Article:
Updated April 30, 2022 - 9:24 pm
He wasn’t supposed to live two weeks. Heck, he wasn’t supposed to be born.
Football is a tough game. The Raiders on Saturday drafted one of the toughest of players. Make that human beings.
Zamir White was a fourth-round pick at running back out of Georgia whose journey to the NFL was much harder and complicated than anything he will face on Sundays.
“I’ve waited my whole life for this moment,” White said. “It means the world to me.”
The background: When his mother was six months pregnant, White weighed just 1 pound. Doctors advised her to terminate the pregnancy. Her grandmother had a much different opinion. There would be no such conclusion.
If it meant Zamir would take just one breath, he was going to take it.
White’s path to Georgia was chronicled in an ESPN/SEC Network feature, one that described how he was given just 14 days when born with a cleft lip and cleft palate.
He would develop a leak in his kidneys and had another surgery for a hernia. There were other procedures throughout his youth. He spent the first three months of life in a hospital.
“He had difficulty with his speech (growing up) because he didn’t talk properly,” Louise Pegues, Zamir’s great aunt, said. “Even though the other kids had things to say about his mouth, I was like, ‘That’s OK, Zamir. They can’t do what you can.’”
Which was play football at an incredibly high level.
Hurdles to scale
White would mature into the most special of talents, the nation’s No. 1-ranked running back out of Scotland High in Laurinburg, N.C.
Then, more hurdles to scale.
He would suffer a torn ACL in each knee — one as a senior in high school and another before his freshman season in Athens. It never stopped him.
He is powerful as all that, a straight-ahead locomotive at 6-foot, 215 pounds. White led the Bulldogs in rushing each of the past two years, and you might remember him trucking more than a few Alabama players in last season’s national championship game.
Physical. Downhill. Unselfish. Competitive.
“The (knee injuries) were years ago,” White said. “I don’t even think about it anymore. Just keep on working, just keep on grinding, just staying focused on the process.”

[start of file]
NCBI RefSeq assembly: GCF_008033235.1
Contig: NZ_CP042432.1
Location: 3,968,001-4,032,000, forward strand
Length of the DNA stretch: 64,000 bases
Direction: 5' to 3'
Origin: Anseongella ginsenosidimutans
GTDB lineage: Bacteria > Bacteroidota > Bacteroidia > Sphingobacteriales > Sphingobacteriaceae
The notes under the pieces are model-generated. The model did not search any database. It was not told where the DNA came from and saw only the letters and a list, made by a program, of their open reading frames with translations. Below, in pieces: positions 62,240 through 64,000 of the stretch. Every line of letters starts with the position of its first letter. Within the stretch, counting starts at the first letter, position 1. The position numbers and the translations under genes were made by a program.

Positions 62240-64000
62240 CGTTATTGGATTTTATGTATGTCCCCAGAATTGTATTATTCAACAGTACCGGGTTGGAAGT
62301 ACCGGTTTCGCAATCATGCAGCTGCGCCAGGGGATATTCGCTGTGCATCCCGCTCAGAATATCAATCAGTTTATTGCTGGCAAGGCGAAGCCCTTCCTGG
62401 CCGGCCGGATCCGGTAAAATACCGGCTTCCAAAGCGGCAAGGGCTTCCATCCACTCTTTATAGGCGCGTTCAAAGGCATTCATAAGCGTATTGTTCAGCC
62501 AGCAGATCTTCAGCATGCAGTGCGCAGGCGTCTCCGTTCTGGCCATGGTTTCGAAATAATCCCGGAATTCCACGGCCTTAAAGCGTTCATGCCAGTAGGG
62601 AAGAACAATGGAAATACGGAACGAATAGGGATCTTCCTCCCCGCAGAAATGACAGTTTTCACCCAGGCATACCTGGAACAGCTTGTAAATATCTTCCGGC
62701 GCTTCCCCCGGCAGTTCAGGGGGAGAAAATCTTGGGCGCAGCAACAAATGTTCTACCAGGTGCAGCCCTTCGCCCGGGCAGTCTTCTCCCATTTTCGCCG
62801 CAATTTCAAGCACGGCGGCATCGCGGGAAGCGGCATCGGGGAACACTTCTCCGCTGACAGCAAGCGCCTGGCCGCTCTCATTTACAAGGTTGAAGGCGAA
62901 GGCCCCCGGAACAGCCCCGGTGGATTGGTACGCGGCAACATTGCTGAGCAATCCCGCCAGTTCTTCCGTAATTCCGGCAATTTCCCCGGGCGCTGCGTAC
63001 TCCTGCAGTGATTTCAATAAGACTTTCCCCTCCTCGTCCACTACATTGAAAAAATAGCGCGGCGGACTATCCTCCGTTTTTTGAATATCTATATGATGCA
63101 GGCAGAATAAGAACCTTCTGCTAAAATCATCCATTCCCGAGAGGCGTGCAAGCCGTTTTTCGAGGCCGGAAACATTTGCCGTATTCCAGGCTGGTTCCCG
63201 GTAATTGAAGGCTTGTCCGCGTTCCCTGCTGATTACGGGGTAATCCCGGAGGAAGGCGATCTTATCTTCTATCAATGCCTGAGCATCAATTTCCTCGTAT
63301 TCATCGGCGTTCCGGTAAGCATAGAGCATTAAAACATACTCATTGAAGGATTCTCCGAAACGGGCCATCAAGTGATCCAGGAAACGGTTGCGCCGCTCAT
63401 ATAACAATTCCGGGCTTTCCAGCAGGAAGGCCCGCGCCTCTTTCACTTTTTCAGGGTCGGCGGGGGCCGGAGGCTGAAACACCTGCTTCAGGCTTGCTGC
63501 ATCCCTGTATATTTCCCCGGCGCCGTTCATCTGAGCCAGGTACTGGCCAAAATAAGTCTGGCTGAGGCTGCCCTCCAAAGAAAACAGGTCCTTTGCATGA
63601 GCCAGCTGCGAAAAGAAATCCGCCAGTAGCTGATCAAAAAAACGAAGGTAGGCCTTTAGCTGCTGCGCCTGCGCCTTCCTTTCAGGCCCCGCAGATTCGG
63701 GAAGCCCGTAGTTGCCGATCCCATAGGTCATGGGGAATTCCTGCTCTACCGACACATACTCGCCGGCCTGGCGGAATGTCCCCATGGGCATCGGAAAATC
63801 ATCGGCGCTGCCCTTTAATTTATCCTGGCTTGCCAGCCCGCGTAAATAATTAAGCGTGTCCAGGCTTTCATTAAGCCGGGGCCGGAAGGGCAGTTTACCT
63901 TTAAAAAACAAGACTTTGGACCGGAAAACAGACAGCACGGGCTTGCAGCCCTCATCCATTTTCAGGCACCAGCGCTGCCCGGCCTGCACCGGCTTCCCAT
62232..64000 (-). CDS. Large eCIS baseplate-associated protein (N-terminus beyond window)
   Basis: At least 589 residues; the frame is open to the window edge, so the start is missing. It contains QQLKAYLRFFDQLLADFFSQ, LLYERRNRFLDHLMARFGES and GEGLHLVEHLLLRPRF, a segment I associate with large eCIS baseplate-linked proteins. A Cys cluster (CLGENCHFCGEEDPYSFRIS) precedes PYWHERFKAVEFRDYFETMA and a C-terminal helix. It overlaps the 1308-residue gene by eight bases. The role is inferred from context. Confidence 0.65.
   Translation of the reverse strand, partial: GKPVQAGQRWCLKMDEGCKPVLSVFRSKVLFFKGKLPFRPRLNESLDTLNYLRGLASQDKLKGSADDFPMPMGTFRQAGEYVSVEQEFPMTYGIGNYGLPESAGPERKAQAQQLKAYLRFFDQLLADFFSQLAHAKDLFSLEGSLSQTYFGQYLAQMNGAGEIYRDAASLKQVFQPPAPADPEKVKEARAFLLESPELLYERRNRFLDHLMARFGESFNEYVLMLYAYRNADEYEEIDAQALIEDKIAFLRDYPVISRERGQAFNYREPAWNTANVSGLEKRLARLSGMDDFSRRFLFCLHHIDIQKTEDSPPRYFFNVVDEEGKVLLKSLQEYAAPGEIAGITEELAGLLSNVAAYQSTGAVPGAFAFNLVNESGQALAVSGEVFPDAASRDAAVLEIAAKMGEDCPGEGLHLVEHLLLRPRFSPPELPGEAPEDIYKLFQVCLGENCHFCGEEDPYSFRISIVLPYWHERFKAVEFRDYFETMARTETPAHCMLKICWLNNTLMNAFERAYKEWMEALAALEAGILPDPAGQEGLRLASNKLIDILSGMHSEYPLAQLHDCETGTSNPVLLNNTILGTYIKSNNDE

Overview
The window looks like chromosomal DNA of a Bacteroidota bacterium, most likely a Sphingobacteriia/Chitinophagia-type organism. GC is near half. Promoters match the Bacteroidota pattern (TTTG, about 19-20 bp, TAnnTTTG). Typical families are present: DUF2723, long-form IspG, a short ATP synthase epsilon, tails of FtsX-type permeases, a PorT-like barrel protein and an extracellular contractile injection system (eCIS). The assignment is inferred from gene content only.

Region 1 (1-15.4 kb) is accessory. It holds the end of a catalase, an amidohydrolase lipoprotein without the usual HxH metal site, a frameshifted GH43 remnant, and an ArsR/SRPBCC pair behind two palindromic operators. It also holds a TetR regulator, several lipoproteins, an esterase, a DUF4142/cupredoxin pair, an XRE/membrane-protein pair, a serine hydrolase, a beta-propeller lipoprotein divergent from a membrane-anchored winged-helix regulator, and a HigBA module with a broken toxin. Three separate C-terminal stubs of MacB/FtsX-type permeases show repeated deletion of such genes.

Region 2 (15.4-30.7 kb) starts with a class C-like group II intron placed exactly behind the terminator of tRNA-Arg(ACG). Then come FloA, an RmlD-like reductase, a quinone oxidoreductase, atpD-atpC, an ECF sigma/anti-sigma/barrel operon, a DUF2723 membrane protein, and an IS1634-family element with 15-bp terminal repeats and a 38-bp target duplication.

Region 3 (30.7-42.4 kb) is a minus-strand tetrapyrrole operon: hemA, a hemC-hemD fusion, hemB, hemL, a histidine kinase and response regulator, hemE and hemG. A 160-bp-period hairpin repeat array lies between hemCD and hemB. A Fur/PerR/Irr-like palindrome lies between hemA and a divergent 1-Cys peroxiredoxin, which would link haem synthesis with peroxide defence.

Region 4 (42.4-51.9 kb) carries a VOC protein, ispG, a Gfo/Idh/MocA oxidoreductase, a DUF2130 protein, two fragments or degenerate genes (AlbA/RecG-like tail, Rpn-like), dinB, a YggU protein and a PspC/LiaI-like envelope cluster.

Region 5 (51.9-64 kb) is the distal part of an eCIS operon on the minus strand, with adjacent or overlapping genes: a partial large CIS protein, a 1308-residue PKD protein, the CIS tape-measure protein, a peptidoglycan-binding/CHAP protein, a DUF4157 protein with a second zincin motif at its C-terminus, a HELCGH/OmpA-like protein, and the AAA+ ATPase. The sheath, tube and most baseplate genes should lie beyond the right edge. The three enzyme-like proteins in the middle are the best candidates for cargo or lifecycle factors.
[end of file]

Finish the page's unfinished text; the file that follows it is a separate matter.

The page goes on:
Zeus is the god of the sky in ancient Greek mythology. He is represented by symbols such as the lightning bolt and the eagle. White’s nickname is Zeus.
I’m guessing the Raiders hopes he flies, all right.
They traded up to take him at No. 122 overall and he makes the running back room even more interesting. A collection of names on mostly one-year deals, the choice of White gives the Raiders some long-term ability at the spot.
Remember: It was on Friday when the team chose not to pick up a fifth-year option on running back Josh Jacobs.
An attractive trait
“One thing that’s an attractive trait is you have people who have gone through different transitions and adversities in life and have come out the other end and succeeded,” said Raiders general manager Dave Ziegler. “Those are positive traits. There is a lot of adversity in this business, a lot of ups and downs.
“If you have experienced some of those things and dealt with them in an appropriate way — those are indicators you can handle the grind that comes with becoming a professional athlete.”
I don’t grade drafts. Far too unpredictable. Nobody knows how those picked are going to translate to the NFL. Not even, really, the teams doing the choosing.
Of course, there was the time I watched a prep basketball player live and thought, ‘This LeBron kid has a chance to be pretty good.”
Who knows yet what sort of NFL player Zamir White will be.
Just know this: There won’t be anyone tougher.
Ed Graney is a Sigma Delta Chi Award winner for sports column writing and can be reached at firstname.lastname@example.org. He can be heard on “The Press Box,” ESPN Radio 100.9 FM and 1100 AM, from 7 a.m. to 10 a.m. Monday through Friday. Follow @edgraney on Twitter.